When a 35-year-old presented with pharmacoresistant epilepsy, SEEG and cortico-cortical evoked potentials proved crucial in localizing a single focus and paving the way for seizure control through laser ablation.
Regardless of your other roles, never lose sight of your fundamental role as a caregiver to patients. Taking stock of that role can be helpful at both the organizational and individual levels.
An information-guided approach to care — involving brain mapping, image post-processing and more — is leading to enhanced diagnosis and more-personalized treatments in patients with complex neurological diseases.
A novel PET radiotracer binds preferentially to myelin to provide unique brain imaging advantages over existing MRI methods. Here’s an overview of its backstory and clinical potential.
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Myelin PET offers quantitative imaging of brain microstructure that goes beyond what’s seen with current MRI methods. Here’s how we’re using it in epilepsy — and how we’ll soon be using it in other CNS diseases.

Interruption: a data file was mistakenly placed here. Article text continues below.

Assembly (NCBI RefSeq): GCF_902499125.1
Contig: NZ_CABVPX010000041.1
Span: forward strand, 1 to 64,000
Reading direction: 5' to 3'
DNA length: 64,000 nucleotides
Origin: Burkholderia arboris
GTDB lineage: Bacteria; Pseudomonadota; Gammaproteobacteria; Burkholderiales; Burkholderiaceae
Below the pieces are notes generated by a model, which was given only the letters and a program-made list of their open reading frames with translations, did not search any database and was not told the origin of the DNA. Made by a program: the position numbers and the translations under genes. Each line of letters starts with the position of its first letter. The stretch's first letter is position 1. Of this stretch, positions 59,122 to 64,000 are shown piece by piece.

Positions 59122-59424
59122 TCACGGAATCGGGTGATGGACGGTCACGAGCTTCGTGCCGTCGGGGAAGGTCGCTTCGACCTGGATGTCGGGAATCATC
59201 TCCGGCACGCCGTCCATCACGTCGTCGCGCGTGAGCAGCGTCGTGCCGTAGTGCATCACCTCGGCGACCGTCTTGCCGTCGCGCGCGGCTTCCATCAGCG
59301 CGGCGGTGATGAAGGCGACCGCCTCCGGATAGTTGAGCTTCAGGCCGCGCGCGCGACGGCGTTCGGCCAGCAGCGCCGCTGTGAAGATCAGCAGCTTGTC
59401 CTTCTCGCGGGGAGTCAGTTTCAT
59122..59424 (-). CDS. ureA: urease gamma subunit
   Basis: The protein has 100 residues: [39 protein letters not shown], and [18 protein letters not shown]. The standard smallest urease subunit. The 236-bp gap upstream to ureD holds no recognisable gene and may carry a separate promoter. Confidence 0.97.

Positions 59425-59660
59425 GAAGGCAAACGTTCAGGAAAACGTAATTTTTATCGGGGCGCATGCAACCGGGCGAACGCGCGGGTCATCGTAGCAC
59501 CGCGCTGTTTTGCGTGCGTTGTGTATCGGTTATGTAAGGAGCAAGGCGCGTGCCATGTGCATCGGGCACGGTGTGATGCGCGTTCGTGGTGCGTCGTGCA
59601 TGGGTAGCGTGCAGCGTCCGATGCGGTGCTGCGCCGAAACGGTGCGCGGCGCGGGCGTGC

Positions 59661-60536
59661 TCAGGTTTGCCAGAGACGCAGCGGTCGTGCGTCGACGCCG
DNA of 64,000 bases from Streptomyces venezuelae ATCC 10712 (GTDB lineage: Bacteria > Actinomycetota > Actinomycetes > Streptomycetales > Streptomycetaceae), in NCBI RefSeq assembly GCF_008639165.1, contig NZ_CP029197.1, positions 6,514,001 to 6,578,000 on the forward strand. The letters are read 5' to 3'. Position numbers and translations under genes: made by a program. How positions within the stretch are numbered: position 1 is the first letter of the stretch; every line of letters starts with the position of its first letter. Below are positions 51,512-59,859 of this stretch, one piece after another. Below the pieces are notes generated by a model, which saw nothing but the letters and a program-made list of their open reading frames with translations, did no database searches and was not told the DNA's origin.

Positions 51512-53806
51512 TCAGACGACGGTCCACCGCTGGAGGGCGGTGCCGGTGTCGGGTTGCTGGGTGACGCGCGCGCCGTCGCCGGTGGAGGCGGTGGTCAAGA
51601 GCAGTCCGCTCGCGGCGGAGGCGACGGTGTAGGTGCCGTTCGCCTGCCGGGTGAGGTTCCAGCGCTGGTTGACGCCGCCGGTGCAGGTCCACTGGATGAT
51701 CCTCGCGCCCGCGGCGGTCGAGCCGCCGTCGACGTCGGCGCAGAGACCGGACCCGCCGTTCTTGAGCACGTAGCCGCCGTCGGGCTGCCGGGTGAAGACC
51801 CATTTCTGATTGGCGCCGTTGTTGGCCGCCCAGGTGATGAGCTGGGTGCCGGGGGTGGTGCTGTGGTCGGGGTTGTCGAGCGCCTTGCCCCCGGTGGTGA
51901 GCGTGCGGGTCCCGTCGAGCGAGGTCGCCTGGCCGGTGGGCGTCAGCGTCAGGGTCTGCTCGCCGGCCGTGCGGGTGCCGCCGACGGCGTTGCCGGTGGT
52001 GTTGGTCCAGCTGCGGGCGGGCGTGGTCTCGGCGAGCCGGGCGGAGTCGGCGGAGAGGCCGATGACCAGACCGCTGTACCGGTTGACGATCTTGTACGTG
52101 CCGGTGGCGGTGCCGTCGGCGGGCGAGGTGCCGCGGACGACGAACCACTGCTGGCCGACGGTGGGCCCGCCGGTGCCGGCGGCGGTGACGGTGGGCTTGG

In medically intractable focal epilepsy, absence of a lesion on brain MRI too often rules out epilepsy surgery. This case shows how advanced diagnostics can allow “MRI-negative” patients to benefit from surgery.
This case of highly refractory epilepsy shows that SEEG-guided localization and surgery can bring significant seizure relief even in the setting of generalized or multifocal interictal discharges.
If patients with epilepsy don’t respond to one or more appropriately chosen medications, there may be a need for further, specialized treatment. Here, Imad Najm, MD, outlines alternative options for patients with epilepsy.
Recent Cleveland Clinic research shows increased expression of growth associated protein 43 (GAP-43) in dysplastic neurons, and an association between increased GAP-43 expression and longer epilepsy duration in patients with type II focal cortical dysplasia. These early findings suggest that GAP-43 may prove to be a pathology-specific biomarker for epileptogenicity and progression.
Combining scalp electroencephalography with functional magnetic resonance imaging may allow better understanding of the pathophysiologic mechanisms and patterns of epileptic activities.